OTTAWA (Reuters) - The Bank of Canada cut its growth forecast for 2016 but held rates steady on Wednesday, saying it believed exports and business investment would pick up even though it may have underestimated structural challenges facing businesses.
The central bank also toughened its warnings about possible speculation in the Toronto and Vancouver housing markets, while predicting economic growth will improve longer-term.
Galloping price appreciation in Canada’s two largest housing markets and a series of disappointments in export strength highlight the difficulty policymakers face in stimulating slow parts of the economy without unintentionally fueling near-record levels of household debt.
The bank’s steadfast optimism bucked market expectations for a more dovish message, and the suggestion that a rate cut is less likely drove the Canadian dollar to its strongest level since July 7. [CAD/]
“The export recovery is alive and well. We kind of have this narrative that nothing’s happened, yet what we see is seven or eight years of recovery,” Poloz told reporters.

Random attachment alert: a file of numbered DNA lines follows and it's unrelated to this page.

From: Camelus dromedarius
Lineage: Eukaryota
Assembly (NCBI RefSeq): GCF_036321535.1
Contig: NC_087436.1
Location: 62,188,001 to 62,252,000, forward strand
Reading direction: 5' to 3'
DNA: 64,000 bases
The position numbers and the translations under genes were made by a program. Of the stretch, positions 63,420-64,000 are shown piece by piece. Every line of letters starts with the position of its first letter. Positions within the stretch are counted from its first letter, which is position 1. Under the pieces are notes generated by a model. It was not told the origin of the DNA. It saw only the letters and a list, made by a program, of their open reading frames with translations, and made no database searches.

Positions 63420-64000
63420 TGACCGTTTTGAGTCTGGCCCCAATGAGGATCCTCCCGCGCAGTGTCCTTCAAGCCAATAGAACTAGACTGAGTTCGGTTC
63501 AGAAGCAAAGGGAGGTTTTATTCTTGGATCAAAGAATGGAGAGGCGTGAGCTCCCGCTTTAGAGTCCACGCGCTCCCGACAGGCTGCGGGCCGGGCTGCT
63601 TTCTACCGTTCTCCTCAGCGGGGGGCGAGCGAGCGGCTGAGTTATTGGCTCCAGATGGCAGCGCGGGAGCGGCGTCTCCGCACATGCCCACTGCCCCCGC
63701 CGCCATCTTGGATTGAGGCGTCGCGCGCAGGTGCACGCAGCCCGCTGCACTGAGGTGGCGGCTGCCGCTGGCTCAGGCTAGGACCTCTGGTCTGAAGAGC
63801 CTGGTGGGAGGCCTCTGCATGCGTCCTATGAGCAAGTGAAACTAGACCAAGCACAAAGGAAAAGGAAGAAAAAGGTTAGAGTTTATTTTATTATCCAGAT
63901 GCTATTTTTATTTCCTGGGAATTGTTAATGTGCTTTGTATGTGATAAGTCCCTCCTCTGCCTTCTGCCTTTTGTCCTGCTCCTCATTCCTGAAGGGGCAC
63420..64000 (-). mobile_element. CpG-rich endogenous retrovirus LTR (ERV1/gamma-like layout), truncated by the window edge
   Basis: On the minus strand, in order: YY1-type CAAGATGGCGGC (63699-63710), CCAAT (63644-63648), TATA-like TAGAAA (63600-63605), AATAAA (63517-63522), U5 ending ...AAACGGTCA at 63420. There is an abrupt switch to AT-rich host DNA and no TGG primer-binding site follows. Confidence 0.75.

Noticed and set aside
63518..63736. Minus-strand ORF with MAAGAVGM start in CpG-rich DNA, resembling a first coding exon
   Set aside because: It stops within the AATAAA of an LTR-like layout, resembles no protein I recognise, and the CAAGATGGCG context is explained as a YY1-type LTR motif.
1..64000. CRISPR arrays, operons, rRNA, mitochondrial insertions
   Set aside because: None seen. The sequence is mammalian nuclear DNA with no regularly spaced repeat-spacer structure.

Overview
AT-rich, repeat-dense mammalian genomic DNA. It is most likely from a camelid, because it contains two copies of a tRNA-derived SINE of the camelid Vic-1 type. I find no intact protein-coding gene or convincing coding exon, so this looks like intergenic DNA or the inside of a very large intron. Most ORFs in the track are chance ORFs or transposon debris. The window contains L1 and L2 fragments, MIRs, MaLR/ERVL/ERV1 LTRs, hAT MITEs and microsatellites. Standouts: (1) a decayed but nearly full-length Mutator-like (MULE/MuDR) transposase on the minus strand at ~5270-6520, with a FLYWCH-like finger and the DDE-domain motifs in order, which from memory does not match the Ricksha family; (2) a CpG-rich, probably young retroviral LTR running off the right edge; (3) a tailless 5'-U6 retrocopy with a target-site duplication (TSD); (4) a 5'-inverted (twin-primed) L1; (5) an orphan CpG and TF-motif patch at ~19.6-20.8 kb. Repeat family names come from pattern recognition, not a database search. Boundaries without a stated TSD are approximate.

The central bank risks “a slight dent” to its credibility in clinging to an export recovery that has yet to materialize, said Standard Chartered Bank economist Thomas Costerg.
“The problem about being too optimistic is the risk of confusing the message when the data comes in much weaker than expected time and again. Then you have to do some backpedaling,” said Costerg in New York.
As expected, the bank held its overnight rate at 0.5 percent, where it has been since last July, even as it trimmed its 2016 gross domestic product (GDP) forecast to 1.3 percent from 1.7 percent in April, saying it expected a bounceback in the third quarter and beyond.
The bank pinned softness in Canada’s non-energy export sector, which had been expected to pick up the slack from slumping commodities, on “an unexpected but temporary” slowdown in U.S. investment. But it insisted non-resource investment would dominate by year-end even with structural challenges.
The bank said the shutdown of oil sands production facilities and the evacuation of residents during the Fort McMurray wildfires in May and June cut about 1.1 percentage points from annualized GDP in the second quarter, but predicted the restoration of oil production and rebuilding efforts will boost growth by 1.3 percentage points in the third quarter.
It forecast that Britain’s vote to leave the European Union was likely to cut Canadian GDP by 0.1 percent by the end of 2018.
Editing by Jeffrey Hodgson